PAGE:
Submission from the Scottish Association
for Marine Science (SAMS)
1. The Scottish Association for Marine Science
(SAMS) welcomes the opportunity to comment.
2. SAMS is a learned society, a Collaborative
Centre of the Natural Environment Research Council, an Academic
Partner of the UHI Millennium Institute and a charitable company
limited by guarantee, with its registered office is at the Dunstaffnage
Marine Laboratory. The mission of SAMS is to improve understanding
and stewardship of the marine environment, through research, education,
maintenance of facilities and technology transfer. It is governed
by an elected Council (the members of which act as Directors)
according to its Memorandum and Articles of Association. Council
delegates many of its duties to the Director of SAMS, who runs
the organisation with the aid of the Executive Group, which includes
the Deputy Director, SAMS' Company Secretary and the SAMSgroup
3. The SAMSgroup is the structural framework
in which the Council of SAMS coordinates the activities of SAMS,
as a charitable research and educational organisation, with those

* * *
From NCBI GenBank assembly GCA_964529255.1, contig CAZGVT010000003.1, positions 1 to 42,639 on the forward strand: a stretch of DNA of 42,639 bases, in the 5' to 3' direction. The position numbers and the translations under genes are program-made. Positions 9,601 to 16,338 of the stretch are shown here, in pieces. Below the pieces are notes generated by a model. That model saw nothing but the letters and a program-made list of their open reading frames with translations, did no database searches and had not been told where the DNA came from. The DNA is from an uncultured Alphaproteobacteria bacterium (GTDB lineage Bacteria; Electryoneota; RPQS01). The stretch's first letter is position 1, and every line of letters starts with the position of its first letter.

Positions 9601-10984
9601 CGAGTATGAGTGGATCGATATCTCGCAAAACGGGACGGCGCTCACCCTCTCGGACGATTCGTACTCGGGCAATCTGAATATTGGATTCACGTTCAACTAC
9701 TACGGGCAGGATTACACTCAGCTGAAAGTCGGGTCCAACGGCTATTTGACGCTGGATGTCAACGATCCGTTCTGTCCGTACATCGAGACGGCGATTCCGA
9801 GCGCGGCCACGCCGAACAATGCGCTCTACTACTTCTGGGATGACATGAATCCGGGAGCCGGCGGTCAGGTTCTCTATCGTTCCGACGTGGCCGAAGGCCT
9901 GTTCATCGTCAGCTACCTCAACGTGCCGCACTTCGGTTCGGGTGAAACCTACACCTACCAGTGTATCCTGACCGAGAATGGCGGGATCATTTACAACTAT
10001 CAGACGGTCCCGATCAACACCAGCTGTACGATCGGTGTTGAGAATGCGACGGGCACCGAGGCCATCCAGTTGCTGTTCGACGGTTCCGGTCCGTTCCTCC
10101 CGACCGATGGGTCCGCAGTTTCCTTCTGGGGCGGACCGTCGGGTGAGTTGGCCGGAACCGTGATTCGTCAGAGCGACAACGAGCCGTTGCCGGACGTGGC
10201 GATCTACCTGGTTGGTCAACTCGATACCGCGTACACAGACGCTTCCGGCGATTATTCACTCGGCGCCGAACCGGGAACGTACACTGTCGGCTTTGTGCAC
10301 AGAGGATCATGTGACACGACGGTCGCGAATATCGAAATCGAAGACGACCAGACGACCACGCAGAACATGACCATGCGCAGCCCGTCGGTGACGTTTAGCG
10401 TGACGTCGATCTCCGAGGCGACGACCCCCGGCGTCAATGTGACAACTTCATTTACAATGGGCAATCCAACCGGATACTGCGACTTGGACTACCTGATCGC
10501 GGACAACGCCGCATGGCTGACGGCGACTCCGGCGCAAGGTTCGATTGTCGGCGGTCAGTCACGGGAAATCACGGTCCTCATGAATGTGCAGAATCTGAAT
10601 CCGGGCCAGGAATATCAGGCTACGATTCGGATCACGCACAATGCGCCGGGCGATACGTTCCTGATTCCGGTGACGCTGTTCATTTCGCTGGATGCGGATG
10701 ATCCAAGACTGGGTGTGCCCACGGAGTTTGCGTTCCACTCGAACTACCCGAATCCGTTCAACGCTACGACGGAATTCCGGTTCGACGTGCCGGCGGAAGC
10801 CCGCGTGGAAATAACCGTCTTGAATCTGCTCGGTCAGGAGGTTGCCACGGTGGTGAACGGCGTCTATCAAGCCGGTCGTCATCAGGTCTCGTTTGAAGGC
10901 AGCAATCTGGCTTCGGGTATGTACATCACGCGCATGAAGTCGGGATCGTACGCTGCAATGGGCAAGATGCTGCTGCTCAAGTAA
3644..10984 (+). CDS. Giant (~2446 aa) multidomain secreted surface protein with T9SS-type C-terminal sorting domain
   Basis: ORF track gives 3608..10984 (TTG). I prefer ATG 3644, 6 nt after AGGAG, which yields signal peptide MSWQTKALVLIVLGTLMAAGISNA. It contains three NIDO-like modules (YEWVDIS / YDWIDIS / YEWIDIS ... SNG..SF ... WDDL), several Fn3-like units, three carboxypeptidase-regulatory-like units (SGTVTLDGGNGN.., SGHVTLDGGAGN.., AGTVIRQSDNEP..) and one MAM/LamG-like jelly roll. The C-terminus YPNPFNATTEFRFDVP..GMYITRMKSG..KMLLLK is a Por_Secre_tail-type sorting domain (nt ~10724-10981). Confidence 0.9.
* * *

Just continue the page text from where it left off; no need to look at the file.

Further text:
of its wholly-owned subsidiaries; and pursues their common interests
and objectives. These subsidiaries are SAMS Research Services
Ltd (SRSL) and the European Centre for Marine Biotechnology Ltd
(ECMB) each of which has a special niche in the strategy which
focuses on the marine environment. All of these activities, however,
are complimentary to the objectives of SAMS. SAMS manages over
120 staff, representing a growth of over 100% from 1996. Current
growth rate is approximately 10% compound per annum. In 2006,
the annual turnover of the SAMSgroup was nearly £8 million.
4. This submission is prepared by the SAMS
Director: Professor Graham Shimmield FIBiol FRSE, Scottish Association
for Marine Science.
5. SAMS operates as an independent research
and education institution supported by several key stakeholdersNERC,
the Scottish Funding Council (SFC), and the Scottish Executive
(through the Enterprise network). As such it has to be flexible
and adaptive to rapid changes in policy and funding from these
organisations. However, its governance (Board of Trustees) and
membership guarantee total independence and impartiality of evidence
on marine affairs, and a scientific remit that is global in nature
(SAMS has and is working in every major ocean basin of the world).
As such, its academic credibility and reputation is of international